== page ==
Yes! Yes! Yes!
Our efforts to measure and improve UX are packed with tragically ironic attempts to love our users: we try to find ways to improve our app experiences by bloating them with analytics, split testing, behavioral analysis, and Net Promoter Score popovers. We stack plugins on top of third-party libraries on top of frameworks in the name of making websites “better”—whether it’s something misguided, like adding a carousel to appease some executive’s burning desire to get everything “above the fold,” or something truly intended to help people, like a support chat overlay. Often the net result is a slower page load, a frustrating experience, and/or (usually “and”) a ton of extra code and assets transferred to the browser.
Even tools that are supposed to help measure performance in order to make improvements—like, say, Real User Monitoring—require you to add a script to your web pages …thereby increasing the file size and degrading performance! It’s ironic, in that Alanis Morissette sense of not understanding what irony is.
Stacking tools upon tools may solve our problems, but it’s creating a Jenga tower of problems for our users.
This is a great article about evaluating technology.
The headline is terrible but this interview is an insightful look at evaluating technology.
I remember Kevin Kelly referring to the Amish as “slow geeks”, and remarking that we could all become a little more amish-ish.
It’s not that the Amish view technology as inherently evil. No rules prohibit them from using new inventions. But they carefully consider how each one will change their culture before embracing it. And the best clue as to what will happen comes from watching their neighbors.
I had a chat with some people from Name.com while I was in Denver for An Event Apart. Here’s a few minutes of me rambling on about web development and the indie web.
I think this is the best delivery of this talk I’ve ever given. It was something about being in that wonderful venue.
I got quite worked up around the the 32 minute mark.
At the 14 minute mark I had to deal with an obstreperous member of the audience. He wasn’t heckling exactly …he just had a very bad experience with web components, and I think my talk was triggering for him.
Here’s the closing keynote I gave at Frontend Conference in Zurich a couple of weeks back.
Here’s the video of the closing keynote I gave at the Frontend United conference in Athens.
There’s fifteen minutes of Q&A at the end where I waffle on in response to some thought-provoking ideas from the audience.
I wasn’t supposed to speak at this year’s Beyond Tellerrand conference, but alas, Ellen wasn’t able to make it so I stepped in and gave my talk on evaluating technology.
Laurie Voss on the trade-off between new powerful web dev tools, and the messiness that abusing those tools can bring:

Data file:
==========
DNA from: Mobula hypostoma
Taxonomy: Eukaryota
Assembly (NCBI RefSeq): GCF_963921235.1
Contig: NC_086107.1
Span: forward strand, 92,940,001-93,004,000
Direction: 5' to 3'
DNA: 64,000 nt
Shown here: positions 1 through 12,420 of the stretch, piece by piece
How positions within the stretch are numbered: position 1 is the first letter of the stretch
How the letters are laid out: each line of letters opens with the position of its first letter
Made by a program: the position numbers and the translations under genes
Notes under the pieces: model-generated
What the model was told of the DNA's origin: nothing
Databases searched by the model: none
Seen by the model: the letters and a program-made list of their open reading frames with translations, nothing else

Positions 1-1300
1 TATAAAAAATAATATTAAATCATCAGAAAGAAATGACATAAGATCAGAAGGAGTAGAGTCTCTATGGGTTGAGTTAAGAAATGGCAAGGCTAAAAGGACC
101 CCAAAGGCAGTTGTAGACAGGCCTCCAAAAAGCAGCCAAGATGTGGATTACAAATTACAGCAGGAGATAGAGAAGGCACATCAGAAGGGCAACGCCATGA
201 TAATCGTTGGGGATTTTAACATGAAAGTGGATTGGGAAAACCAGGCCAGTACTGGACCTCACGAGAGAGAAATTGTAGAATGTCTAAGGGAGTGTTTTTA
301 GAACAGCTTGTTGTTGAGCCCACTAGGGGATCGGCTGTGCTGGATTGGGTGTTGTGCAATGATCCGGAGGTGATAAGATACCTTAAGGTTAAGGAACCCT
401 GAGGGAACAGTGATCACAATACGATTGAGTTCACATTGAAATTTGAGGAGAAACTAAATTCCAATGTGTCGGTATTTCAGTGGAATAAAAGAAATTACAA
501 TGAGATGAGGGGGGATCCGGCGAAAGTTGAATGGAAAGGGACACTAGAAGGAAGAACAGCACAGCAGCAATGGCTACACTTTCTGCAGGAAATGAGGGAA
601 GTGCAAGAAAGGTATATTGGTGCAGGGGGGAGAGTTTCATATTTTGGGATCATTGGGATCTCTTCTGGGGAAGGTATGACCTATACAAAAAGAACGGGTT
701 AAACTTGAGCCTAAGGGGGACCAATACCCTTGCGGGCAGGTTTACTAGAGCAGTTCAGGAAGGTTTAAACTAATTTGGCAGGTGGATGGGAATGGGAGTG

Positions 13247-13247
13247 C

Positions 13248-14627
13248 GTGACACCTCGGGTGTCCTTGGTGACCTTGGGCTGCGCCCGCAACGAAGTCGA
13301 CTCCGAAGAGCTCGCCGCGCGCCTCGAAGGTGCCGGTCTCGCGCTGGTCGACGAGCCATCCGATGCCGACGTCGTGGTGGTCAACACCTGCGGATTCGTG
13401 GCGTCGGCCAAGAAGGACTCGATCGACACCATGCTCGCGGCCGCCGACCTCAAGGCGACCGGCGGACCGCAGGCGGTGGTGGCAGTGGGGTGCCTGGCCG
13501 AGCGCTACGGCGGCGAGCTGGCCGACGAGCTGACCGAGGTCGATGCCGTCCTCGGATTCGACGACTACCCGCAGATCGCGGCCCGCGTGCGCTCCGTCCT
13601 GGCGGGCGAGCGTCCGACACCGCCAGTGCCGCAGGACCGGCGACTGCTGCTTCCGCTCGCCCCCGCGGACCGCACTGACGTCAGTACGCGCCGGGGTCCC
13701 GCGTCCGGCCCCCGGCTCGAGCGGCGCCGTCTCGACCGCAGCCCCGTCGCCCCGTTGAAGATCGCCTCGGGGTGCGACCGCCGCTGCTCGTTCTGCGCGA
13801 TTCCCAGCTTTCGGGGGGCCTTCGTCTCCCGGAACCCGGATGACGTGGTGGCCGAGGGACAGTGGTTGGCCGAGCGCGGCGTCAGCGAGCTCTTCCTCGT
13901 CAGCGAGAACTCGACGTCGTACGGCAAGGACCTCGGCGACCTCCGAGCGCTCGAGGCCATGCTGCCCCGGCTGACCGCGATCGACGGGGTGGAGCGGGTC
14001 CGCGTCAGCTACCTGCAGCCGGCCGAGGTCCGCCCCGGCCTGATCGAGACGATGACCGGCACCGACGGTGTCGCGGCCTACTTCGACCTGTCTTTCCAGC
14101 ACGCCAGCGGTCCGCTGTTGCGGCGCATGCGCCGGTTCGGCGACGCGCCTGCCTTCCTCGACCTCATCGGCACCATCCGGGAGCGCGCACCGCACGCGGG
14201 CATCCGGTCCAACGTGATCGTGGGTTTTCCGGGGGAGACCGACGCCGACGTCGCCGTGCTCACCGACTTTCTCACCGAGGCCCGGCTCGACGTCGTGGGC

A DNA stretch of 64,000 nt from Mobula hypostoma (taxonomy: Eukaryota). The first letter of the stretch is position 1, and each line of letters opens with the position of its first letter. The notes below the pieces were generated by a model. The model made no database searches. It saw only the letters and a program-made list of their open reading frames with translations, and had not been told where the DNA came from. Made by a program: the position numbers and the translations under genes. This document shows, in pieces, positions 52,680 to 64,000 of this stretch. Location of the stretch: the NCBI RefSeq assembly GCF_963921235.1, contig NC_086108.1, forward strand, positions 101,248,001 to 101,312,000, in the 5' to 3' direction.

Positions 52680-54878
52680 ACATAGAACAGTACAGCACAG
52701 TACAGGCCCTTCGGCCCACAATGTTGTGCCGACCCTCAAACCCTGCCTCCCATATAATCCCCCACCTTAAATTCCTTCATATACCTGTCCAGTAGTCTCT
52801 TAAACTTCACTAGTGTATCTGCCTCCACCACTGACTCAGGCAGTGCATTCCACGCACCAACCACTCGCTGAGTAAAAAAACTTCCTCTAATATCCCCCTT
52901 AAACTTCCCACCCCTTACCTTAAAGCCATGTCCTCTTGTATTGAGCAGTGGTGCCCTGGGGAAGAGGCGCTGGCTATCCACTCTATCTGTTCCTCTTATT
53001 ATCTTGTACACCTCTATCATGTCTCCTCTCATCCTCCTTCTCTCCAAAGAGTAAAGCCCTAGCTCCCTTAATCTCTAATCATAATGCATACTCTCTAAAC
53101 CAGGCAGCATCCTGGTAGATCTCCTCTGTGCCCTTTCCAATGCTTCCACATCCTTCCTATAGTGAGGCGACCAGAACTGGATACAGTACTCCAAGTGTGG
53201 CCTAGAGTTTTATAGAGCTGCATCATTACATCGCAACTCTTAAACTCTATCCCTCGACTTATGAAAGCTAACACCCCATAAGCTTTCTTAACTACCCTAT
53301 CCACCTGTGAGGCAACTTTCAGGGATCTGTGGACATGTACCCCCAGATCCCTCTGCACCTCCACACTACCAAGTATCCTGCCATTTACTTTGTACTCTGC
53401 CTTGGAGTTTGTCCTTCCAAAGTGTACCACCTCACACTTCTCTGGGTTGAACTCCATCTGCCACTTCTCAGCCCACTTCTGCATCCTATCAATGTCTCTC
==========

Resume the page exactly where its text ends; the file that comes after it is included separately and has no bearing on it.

Is modern web development fearsomely, intimidatingly complicated? Yes, and that’s a problem. Will we make it simpler? Definitely, but probably not as soon as you’d like. Is all this new complexity worthwhile? Absolutely.
I agree that there’s bound to be inappropriate use of technologies, but I don’t agree that we should just accept it:
I think we can raise our standards. Inappropriate use of technology might have been forgivable ten years ago, but if we want web development to be taken seriously as a discipline, I think we should endeavour to use our tools and technologies appropriately.
But we can all agree that the web is a wonderful thing:
Nobody but nobody loves the web more than I do. It’s my baby. And like a child, it’s frustrating to watch it struggle and make mistakes. But it’s amazing to watch it grow up.
Calum’s write-up of the workshop I ran in Nuremberg last week.
Here’s the opening keynote I gave at the Render Conference in Oxford. The talk is called Evaluating Technology:
Luke is a live-blogging machine. Here’s the notes he made during my talk at An Event Apart Seattle.
If it reads like a rambling hodge-podge of unconnected thoughts, I could say that you had to be there …but it kinda was a rambling hodge-podge of unconnected thoughts.
This ties in nicely with the new talk I’m doing on evaluating technology. Zell proposes a five-step process:
- Figure out what [insert tool] does.
- Figure out what sucks right now
- Determine if it’s worth the investment
- Learn it (if it’s worth it)
- Differentiate opinions from facts
Jeffrey likes the new talk I debuted at An Event San Francisco. That’s nice!
Summarizing it here is like trying to describe the birth of your child in five words or less. Fortunately, you can see Jeremy give this presentation for yourself at several upcoming An Event Apart conference shows in 2017.